October 21, 2021

Thailand’s Airports Reopen — PAD Ends Protests: Bangkok International Passenger Flights to Resume on December 4th

Thailand’s airport blockade is over. On hearing the announcment of Tuesday December 2nd, collective sighs of relief rang out from stranded travelers all over the country. Tourism agencies and hotels were wiping their brows and counting the cost of their nightmare last few days.

PAD Protests Come to an End

The week-long siege of Bangkok’s Survarnabhumi and Don Muang airports by PAD protestors will officially come to an end at 10am on Wednesday December 3rd, allowing passenger flights to resume as soon as operationally possible. The Nation newspaper was one of the first to break the news, on its website.

Ending of the Siege Before HM King’s Birthday

On December 2nd, Thailand’s constitutional court announced the disbanding of the current government and coalition parties. The court’s verdict is what the PAD protestors were praying for. The fact that the airport siege will be over before His Majesty the King’s birthday on Friday December 5th, a national holiday in Thailand, is the birthday present that many were hoping for.

Passenger Flights Expected to Resume on December 4th

The siege may be over but Thailand’s political woes are far from at an end. For now, though, tens of thousands of stranded tourists will be savoring at the prospect of shortly being able to sleep in their own bed.

It will take a few days to get Bangkok’s international airport fully operation and for the stock-pile of flights to be cleared. Cargo flights resumed within hours of the December 2nd announcement, but passenger flights will not commence until the Airports Authority of Thailand, in conjunction with PAD leaders work together to ensure readiness. Computer and airport security systems need to be fully checked.

In the BBC World News, “Thai Protests Called Off,” of December 2nd, their correspondent Quentin Summerville, one of the first journalists to be broadcasting from inside Survarnabhumi, reported that “passenger flights were expected to commence again on Thursday December 4th.” although some domestic flights may resume as early as wednesday.

The Ending of the Thai Airport Blockade

The Thai Constitutional Court ordered the ruling government party – the People Power Party (PPP) and 2 coalition members to disband; having found them guilty of vote buying in the general election of 2007. This included Thailand’s Prime Minister Somchai Wongsawat who has been barred from politics for 5 years, along with the leaders of the other coalition parties.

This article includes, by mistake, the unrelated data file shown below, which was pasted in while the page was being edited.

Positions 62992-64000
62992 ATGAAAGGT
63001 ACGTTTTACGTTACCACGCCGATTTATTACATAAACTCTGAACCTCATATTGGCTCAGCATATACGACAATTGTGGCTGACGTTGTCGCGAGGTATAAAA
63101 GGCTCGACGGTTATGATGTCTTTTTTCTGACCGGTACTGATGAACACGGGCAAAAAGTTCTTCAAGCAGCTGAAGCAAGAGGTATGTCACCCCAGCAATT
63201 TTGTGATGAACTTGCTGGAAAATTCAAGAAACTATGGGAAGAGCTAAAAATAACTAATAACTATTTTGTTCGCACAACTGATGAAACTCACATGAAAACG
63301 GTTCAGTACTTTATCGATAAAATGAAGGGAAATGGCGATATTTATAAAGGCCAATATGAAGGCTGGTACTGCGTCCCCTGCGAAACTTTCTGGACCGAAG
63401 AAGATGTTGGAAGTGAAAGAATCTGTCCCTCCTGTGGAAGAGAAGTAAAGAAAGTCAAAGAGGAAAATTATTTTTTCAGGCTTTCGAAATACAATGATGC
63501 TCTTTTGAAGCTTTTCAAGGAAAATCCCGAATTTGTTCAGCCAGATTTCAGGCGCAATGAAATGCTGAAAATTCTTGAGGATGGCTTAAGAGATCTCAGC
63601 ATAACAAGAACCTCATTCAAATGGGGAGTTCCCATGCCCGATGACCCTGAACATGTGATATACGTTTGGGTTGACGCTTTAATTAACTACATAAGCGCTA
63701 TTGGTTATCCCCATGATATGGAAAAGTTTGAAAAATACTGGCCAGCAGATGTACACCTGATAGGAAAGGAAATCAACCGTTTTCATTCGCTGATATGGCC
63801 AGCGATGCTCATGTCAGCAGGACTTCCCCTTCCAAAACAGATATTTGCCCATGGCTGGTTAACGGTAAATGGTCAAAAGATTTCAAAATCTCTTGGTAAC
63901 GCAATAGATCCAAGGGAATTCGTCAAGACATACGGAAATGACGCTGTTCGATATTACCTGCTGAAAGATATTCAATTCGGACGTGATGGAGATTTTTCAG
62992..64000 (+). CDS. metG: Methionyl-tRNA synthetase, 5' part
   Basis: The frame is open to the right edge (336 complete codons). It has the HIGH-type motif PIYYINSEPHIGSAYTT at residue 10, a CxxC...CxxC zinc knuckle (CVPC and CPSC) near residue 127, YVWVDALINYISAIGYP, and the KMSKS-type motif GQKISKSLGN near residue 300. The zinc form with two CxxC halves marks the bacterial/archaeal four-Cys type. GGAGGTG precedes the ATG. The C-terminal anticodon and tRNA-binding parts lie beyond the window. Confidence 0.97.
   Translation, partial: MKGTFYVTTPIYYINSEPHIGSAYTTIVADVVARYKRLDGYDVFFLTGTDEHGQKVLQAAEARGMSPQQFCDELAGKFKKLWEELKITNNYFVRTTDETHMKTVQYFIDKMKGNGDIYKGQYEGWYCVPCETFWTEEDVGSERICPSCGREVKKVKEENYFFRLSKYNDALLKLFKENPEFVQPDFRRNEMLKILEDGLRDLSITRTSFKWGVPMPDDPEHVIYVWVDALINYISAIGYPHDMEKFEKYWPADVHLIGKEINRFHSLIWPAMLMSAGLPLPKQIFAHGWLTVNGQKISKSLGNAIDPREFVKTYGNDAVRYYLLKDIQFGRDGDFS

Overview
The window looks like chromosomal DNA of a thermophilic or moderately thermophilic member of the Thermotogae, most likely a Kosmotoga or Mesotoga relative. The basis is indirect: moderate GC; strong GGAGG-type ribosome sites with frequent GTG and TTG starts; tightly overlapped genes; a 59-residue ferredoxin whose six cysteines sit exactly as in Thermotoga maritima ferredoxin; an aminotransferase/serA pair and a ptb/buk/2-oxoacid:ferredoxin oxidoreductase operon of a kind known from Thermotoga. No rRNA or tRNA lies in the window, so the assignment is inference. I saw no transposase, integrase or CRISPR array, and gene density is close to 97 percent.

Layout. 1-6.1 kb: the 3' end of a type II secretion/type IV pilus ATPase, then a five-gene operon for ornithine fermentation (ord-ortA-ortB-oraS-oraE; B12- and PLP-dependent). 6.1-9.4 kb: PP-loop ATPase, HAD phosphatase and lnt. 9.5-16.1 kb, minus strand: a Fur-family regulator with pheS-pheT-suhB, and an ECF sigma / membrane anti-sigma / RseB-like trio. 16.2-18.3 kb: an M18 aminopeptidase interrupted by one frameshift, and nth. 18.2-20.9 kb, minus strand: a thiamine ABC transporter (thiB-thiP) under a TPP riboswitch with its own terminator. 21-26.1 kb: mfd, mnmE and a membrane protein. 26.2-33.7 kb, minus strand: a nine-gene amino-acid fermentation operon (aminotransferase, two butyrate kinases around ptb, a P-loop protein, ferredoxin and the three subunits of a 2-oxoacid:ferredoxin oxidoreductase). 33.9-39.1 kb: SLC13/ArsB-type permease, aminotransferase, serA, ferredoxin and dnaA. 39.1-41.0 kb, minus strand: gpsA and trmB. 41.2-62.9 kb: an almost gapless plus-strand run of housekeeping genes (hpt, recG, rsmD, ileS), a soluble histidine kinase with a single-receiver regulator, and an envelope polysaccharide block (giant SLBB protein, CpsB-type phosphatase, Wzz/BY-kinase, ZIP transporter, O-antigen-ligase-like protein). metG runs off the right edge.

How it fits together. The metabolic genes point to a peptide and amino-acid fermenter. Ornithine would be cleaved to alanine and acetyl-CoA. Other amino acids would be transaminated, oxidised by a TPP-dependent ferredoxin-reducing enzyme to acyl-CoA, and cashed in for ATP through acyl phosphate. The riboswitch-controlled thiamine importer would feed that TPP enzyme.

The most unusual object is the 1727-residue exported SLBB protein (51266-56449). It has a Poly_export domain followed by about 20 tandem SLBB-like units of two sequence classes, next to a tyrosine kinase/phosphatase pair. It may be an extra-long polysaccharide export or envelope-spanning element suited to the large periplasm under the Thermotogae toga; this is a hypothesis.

On hearing the news the People’s Alliance for Democracy (PAD) made the decision to cease all protests and free up the airport blockades which had brought much of the country’s flow of tourists in and out of Thailand to its knees.

What is the Price Thailand Will Pay?

Bangkok’s main airport, Survarnabhumi, has lost more than Bt 350 million, according to the Nation newpaper. It is breaking news of December 2nd, 2008 “Cargo planes resume services at Survarnabhumi,” it quotes Acting President Serirat Prasutanond of Airports of Thailand as saying, “The protest has caused grave damage to the country and we’re trying every means to clear the airport.”

In addition to the much publicized negative impact on tourism, the closure of Bangkok’s airports placed a stranglehold on the Thai economy. Sixty percent of Thailand’s economy relies on exports and container loads of fresh fruit, flowers and seafood remained untouched in the deserted airport cargo areas.

The question on the Thailand tourism industry’s lips is how much damage has been caused. Given the unstable political situation and recent airport closures, will many tourists still want to come here? In its news broadcasts on Sunday November 30th, the BBC’s Quentin Somerville voiced the possibility that “6 million fewer tourists are likely to come to Thailand next year.” The knock-on effect within the country of a substancial drop tourist numbers would be around a million jobs lost, according to the Federation of Thai Industries (FTI).

However, Thailand-savvy travelers will use the current climate to their advantage. With its exotic culture, beautiful beaches and tropical setting Thailand still remains one the most value-for-money tourist destinations in the world. Thailand’s Department of Tourism will be working hard to mend fences and woo tourists back to the “Land of Smiles.”

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